|Garnsey, S. - UNIVERSITY OF FLORIDA|
Submitted to: Conference of International Organization of Citrus Virologists
Publication Type: Peer Reviewed Journal
Publication Acceptance Date: November 11, 2001
Publication Date: February 1, 2002
Citation: Hilf, M., Garnsey, S.M. 2002. A Broad Integrated Picture of CTV in Florida: A synthesis of Historical and Contemporary Field, Serological, and Genetic Data. Proceedings of the 15th Conference of the International Organization of Citrus Virologists, 13-20. Interpretive Summary: This paper describes the summation of biological, serological and molecular analysis of a collection of citrus tristeza virus (CTV) isolates collected in Florida over a nearly 45 year period. The data show that the population of virus in commercial citrus trees has been stable for this period. This indicates that genetic tests developed that discriminate between Florida CTV and CTV from other parts of the world could be effectively used by state regulatory agencies to screen and protect certified Florida citrus budwood trees against exotic and potentially damaging CTV isolates. This is because we now have a much better understanding of CTV populations in Florida due to this study.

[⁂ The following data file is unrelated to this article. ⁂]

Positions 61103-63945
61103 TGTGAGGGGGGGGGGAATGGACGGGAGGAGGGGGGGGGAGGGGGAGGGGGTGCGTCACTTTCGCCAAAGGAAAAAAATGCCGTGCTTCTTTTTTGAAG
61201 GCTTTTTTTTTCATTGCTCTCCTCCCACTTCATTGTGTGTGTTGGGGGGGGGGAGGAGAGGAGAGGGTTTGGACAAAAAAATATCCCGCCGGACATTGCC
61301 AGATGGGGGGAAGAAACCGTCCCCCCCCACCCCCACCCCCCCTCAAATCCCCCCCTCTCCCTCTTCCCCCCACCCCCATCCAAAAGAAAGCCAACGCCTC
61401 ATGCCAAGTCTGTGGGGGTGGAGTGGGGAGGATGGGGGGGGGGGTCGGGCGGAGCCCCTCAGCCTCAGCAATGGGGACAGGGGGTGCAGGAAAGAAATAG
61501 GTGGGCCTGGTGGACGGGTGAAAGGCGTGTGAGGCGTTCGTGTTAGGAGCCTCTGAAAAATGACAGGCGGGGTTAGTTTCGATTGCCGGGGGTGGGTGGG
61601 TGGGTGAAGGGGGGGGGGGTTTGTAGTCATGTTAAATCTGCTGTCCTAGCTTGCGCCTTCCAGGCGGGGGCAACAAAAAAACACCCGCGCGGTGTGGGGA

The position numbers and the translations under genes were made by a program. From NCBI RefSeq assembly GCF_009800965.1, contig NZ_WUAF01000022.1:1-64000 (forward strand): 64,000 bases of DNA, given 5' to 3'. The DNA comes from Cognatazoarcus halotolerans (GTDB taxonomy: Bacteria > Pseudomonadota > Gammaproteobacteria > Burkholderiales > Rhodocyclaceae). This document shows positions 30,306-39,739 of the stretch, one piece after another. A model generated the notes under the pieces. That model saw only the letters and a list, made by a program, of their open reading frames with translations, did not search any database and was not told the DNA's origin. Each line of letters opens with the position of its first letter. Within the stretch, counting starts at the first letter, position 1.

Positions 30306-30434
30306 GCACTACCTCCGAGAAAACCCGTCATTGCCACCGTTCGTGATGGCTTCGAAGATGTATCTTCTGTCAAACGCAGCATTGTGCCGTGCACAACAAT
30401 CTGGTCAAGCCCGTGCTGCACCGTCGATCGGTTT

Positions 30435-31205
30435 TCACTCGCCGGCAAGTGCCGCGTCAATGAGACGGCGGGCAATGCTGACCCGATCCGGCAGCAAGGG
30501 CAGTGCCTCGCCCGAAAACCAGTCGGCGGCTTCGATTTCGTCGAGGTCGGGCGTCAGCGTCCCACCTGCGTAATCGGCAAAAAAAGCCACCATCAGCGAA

Technical Abstract: The decline of trees on sour orange rootstock is the only commercially important disease currently caused by citrus tristeza virus (CTV) in Florida. Virus isolates from commercial citrus plantings in Florida have previously been characterized biologically as mild and severe. Virus induced stem-pitting is not a commercially important disease in Florida. Discrimination of severe and mild isolates has been accomplished previously by biological indexing and by the monoclonal antibody MC13, which does not react to Florida mild isolates. The Florida T30 and T36 isolates are the type isolates for the mild and severe groups respectively, and both genomes have been fully sequenced. We developed a PCR-based assay to characterize CTV isolates by amplification of sequence specific molecular markers using primers derived from the nucleotide sequence of the VT, T3, T30 and T36 isolates. The pattern of amplified markers is used to assign to a CTV isolate a specific genotype. When we applied this marker analysis to over 300 CTV accessions from Florida, the T30 and T36 genotypes were the primary genotypes in commercial citrus in Florida. Biological indexing of select isolates supported the association of the T36 genotype with induction of a graft incompatibility on sour orange rootstock. The widespread distribution of two predominant genotypes may reflect the sources of CTV germplasm that have been introduced historically and subsequently spread via propagation and aphid vectors. The limited genetic variability of CTV currently present in Florida may facilitate the use of genetically based assays to regulate future ingress of other CTV genotypes into Florida citrus budwood.